Their innocence was assassinated, and their childhood violated as they were recruited to the battlegrounds to become the frontlines and shields in a war filled with atrocities.
On Thursday, the “Mayyun” organization for human rights in Yemen released a report titled “Child Warriors,” which monitored the recruitment of children in Yemen from July 1, 2021, to December 2022. The release of the report coincides with the worsening human rights violations perpetrated by Houthi militias against Yemenis, particularly in the abducted capital, Sanaa.
Mayyun’s report is the second of its kind, recognizing the seriousness of child recruitment violations during the war and their long-term impact on Yemeni children.
Abdo Ali Al-Hudayfi, the organization’s president, stated that the report documented 2,233 children directly used in the armed conflict, with the Houthi responsible for 98.9% of child recruitment in the combat zones.
He added that approximately 60% of these children had lost their lives on the battlefronts. The report confirmed the deaths of 1,309 children and the injuries of 351 others, including one Somali national, with some suffering from deformities.
Al-Hudayfi noted that the age group most susceptible to recruitment violations by the Houthis ranged from 16 to 17 years old. The report also documented reports of 25 children belonging to African migrants being recruited, some of whom were verified in Sanaa and Hajjah.
He revealed that the report documented that the Houthis had granted military ranks to 556 children who had been killed in their ranks, with these ranks ranging from officer to non-commissioned officer. Additionally, 753 children killed were labeled as soldiers in their official records. He confirmed that the Houthis had used these fabricated ranks as incentives to attract child recruits.
Efforts to Raise Awareness
Al-Hudayfi also mentioned human rights efforts to bring these violations to the attention of international and UN bodies concerned with child rights. He emphasized the importance of creating awareness and societal and public pressure to stop the crimes committed by the Houthis against children.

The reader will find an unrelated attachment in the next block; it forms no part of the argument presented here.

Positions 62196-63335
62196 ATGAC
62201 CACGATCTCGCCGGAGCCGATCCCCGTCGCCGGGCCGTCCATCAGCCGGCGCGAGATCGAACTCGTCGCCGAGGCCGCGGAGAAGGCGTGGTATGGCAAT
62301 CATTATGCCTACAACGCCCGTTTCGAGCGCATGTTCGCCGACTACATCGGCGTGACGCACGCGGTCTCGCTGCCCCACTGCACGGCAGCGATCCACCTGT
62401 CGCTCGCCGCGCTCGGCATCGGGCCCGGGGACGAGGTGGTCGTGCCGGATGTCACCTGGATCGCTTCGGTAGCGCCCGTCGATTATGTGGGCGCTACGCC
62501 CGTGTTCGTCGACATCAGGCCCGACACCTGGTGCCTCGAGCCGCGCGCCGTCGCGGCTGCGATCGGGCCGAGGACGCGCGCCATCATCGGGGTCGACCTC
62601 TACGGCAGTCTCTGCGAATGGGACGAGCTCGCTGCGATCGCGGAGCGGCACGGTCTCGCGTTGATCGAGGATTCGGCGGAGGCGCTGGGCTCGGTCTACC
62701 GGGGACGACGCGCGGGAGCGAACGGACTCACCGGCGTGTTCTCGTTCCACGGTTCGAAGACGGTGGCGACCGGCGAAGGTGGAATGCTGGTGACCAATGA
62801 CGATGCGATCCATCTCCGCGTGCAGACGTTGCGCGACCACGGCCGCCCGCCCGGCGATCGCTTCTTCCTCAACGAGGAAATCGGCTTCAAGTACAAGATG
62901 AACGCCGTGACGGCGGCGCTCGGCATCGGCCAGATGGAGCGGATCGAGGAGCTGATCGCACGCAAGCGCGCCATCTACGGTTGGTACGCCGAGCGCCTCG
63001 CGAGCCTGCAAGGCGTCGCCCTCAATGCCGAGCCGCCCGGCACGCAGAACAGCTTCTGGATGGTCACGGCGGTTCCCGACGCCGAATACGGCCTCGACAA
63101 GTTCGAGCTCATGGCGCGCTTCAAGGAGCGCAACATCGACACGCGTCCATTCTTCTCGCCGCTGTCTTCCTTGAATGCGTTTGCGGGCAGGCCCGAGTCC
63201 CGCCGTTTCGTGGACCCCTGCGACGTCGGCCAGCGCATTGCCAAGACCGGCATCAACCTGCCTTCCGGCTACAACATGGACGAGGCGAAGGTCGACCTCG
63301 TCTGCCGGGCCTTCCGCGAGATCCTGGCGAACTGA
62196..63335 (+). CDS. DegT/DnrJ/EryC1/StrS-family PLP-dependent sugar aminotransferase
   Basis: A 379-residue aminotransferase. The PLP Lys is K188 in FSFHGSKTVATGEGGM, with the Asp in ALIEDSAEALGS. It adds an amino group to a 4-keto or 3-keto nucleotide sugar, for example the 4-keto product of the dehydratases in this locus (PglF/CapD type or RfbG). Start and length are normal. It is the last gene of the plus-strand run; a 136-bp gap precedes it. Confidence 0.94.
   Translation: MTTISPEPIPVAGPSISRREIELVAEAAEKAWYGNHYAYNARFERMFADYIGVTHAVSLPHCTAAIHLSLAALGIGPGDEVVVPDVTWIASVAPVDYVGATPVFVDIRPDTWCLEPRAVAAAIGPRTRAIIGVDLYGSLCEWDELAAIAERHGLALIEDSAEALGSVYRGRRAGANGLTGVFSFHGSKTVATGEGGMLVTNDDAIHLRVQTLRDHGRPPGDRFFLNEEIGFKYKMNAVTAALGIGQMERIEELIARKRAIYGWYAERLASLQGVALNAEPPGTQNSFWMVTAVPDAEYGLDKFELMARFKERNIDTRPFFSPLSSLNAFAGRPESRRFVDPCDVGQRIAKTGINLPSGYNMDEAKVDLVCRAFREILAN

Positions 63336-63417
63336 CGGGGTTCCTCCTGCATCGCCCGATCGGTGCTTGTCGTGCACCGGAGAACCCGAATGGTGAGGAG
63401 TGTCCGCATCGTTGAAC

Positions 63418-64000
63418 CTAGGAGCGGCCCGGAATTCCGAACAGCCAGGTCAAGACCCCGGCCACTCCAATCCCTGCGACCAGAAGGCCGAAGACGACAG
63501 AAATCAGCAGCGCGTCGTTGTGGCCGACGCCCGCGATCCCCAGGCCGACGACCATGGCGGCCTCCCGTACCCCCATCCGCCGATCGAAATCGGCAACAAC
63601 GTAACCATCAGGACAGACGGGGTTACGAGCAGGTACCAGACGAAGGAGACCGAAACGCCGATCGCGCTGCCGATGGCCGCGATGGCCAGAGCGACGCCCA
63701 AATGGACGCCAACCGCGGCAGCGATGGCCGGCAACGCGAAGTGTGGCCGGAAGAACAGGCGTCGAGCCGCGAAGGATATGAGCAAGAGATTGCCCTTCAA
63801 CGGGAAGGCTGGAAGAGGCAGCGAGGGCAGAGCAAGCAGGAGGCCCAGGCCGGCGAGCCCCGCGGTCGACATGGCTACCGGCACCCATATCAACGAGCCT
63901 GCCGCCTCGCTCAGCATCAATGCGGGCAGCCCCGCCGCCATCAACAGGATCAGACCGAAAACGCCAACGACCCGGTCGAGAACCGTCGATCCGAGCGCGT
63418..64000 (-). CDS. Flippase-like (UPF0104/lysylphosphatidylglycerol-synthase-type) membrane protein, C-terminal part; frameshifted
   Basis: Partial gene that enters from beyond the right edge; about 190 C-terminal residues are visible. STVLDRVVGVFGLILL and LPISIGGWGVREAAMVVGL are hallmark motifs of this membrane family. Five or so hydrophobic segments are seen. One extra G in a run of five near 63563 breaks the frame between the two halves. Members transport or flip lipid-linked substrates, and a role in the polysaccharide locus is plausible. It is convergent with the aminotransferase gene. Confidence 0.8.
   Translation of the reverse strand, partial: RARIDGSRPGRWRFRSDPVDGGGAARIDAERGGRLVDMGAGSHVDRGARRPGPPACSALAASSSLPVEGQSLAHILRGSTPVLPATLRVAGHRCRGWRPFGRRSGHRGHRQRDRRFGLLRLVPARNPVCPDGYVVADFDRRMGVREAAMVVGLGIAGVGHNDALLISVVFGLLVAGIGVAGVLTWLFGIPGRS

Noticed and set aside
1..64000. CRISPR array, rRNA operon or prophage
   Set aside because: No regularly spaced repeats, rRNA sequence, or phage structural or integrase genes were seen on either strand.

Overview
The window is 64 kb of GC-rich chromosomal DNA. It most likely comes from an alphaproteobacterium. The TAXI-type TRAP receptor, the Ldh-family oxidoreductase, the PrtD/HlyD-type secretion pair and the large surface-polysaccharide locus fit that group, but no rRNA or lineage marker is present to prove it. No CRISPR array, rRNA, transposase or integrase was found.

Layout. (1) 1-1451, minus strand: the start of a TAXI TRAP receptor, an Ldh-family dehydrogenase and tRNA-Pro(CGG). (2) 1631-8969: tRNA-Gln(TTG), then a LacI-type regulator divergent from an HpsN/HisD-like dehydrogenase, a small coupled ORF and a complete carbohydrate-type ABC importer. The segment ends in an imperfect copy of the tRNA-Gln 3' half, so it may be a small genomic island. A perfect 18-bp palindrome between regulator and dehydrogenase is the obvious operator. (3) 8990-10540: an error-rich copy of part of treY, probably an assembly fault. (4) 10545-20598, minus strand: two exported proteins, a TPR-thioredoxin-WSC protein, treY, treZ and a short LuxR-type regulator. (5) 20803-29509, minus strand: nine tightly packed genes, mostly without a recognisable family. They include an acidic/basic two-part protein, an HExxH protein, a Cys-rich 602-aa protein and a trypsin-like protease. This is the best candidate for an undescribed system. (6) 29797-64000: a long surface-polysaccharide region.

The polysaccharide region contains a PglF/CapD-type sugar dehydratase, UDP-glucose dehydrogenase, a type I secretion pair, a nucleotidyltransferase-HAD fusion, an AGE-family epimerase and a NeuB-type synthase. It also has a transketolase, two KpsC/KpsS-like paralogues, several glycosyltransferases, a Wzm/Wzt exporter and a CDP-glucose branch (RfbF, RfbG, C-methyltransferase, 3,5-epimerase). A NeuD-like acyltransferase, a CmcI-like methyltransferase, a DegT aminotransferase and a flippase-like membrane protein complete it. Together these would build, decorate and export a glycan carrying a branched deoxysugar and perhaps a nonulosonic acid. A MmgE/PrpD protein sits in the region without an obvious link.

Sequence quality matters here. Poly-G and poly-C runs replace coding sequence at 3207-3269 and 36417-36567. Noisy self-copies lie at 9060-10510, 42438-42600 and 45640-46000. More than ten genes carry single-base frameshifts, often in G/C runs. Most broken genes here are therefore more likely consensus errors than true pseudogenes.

Amin Al-Mashouli, a consultant at Mayyun and one of the study’s implementers, stated that the report relied on an open-source methodology. It then verified the information using precise scientific methods.
He affirmed that the organization possessed a professional legal and human rights team with a high level of expertise in monitoring human rights violations. He also noted that the organization had a specialized technical and oversight team.
The report concluded, based on monitoring results, that the top ten governorates where Houthi militias recruited children were Sanaa, Hajjah, Dhamar, Saada, Sanaa Capital, Amran, Ibb, Hodeidah, Taiz, and Al-Mahweet.
The report also noted a decrease in the number of child casualties recruited by the Houthis during the UN-mediated ceasefires, which began in April 2021 and were extended in two stages. This decrease occurred despite the militias not ceasing their recruitment, mobilization, and induction efforts during those periods.
The report highlighted the methods and means used by the Houthis to recruit children, including exploiting the living conditions of children’s families, ideological indoctrination and hate speech, control over religious and educational institutions, use of summer camps, abduction, and pressure on tribal leaders.
Demands and Recommendations
In conclusion, Mayyun called on all parties to fully comply with international agreements, cease immediate child recruitment, and release all children involved in armed conflict. They urged the Houthis to stop exploiting and recruiting children and involving them in armed conflicts.
The international community was also urged to exert more pressure on the Houthi group by imposing sanctions on those responsible for child recruitment. The UN special envoy was recommended to visit Yemen for a direct assessment of child recruitment.
Additionally, rehabilitation efforts for recruited children, both psychologically and socially, before their reintegration into society, were recommended to prevent them from engaging in violence in their local environments. The Houthis were also urged to prevent the exploitation of schools and summer camps for child recruitment and ideological influence.